To determine whether the use of serotonin reuptake inhibitors (SSRIs) improves antidepressant medication prescribing patterns for both psychiatric and non-psychiatric physicians.
Drug utilization review of 4,103 prescriptions for antidepressant medications with patients diagnosed with depressive disorders over an eighteen-month period from the formulary records of a large insurance company.
Using standards developed for clinical guidelines, variation in trial and treatment adequacy between drug types and physician specialty was studied.
Thirty-five percent of initial antidepressant trials were not prescribed for an adequate duration or at an adequate dosage level.
SSRIs were more likely to be prescribed adequately than any other antidepressant reviewed.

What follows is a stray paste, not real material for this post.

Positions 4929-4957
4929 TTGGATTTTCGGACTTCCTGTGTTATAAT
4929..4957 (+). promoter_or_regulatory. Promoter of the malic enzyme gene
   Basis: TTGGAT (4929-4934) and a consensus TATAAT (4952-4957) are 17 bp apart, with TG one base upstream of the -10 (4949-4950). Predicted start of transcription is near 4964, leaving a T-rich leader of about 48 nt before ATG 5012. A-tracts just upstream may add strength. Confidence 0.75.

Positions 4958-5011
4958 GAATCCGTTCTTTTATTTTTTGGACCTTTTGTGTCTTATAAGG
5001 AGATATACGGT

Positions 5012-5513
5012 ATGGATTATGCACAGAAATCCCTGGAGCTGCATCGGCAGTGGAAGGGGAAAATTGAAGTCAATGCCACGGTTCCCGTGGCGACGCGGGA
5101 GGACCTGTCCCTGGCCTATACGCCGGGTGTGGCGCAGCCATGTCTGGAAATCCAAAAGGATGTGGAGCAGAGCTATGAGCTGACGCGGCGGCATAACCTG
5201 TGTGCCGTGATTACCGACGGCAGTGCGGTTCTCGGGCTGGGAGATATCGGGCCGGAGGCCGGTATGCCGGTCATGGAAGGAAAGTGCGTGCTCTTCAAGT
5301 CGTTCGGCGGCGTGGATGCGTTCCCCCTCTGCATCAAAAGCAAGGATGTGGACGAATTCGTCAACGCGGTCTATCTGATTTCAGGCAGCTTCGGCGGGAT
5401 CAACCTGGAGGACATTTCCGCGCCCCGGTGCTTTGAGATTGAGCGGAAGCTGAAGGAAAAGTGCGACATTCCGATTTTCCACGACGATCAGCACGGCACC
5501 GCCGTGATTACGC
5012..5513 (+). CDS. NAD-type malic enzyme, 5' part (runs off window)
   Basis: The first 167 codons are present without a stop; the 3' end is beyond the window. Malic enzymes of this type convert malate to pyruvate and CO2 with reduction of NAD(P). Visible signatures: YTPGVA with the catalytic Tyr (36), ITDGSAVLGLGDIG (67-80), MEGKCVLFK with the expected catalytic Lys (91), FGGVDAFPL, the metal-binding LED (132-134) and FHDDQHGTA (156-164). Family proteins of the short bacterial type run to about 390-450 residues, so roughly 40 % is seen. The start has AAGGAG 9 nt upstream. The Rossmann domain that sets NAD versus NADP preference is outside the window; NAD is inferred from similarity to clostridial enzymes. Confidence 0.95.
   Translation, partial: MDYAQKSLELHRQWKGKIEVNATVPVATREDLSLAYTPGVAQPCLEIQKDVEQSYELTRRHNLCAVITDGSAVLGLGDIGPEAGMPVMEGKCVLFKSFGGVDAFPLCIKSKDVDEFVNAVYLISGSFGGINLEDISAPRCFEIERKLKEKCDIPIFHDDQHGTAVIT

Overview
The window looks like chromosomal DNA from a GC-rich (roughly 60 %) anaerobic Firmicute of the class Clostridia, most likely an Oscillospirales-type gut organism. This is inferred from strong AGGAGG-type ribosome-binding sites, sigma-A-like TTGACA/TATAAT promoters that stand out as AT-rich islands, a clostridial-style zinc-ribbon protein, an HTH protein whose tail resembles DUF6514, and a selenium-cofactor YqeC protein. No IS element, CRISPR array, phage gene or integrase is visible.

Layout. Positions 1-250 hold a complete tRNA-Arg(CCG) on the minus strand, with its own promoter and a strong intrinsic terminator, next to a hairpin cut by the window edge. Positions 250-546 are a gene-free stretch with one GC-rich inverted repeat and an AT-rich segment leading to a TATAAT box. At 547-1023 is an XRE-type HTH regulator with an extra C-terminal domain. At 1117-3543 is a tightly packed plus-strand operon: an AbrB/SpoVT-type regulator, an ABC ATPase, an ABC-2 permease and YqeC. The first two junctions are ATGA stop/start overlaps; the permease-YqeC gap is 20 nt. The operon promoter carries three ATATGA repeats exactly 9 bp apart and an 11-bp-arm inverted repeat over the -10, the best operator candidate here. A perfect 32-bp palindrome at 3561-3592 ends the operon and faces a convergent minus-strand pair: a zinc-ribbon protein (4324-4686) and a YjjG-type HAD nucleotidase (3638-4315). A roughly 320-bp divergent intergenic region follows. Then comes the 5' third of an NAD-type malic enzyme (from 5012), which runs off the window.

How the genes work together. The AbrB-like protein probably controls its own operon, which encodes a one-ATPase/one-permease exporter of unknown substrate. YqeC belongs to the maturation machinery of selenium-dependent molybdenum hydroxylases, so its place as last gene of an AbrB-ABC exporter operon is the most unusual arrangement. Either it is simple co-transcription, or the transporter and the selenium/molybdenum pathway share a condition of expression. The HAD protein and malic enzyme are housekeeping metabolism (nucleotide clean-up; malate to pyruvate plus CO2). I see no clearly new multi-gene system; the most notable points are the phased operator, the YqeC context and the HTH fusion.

Psychiatrists were more likely to prescribe antidepressants at an adequate dosage level, whereas non-psychiatric physicians were more likely to attain adequate duration of treatment.
A greater reliance on SSRIs may increase the likelihood of maintaining adequacy in antidepressant treatments.
Although higher in cost than other treatment choices, their lower side effect profile is likely to maximize patient satisfaction and physician and patient adherence to guidelines.
In order to ensure effective and efficient antidepressant usage, such patterns must be identified and appropriate performance improvement strategies. (...)
Mots-clés Pascal : Prescription médicale, Antidépresseur, Psychotrope, Inhibiteur recapture, Sérotonine, Psychiatre, Etude comparative, Médecin, Chimiothérapie, Traitement, Homme
Mots-clés Pascal anglais : Medical prescription, Antidepressant agent, Psychotropic, Reuptake inhibitor, Serotonin, Psychiatrist, Comparative study, Physician, Chemotherapy, Treatment, Human
Notice produite par :
Inist-CNRS - Institut de l'Information Scientifique et Technique
Cote : 97-0522531
Code Inist : 002B02B02. Création : 13/02/1998.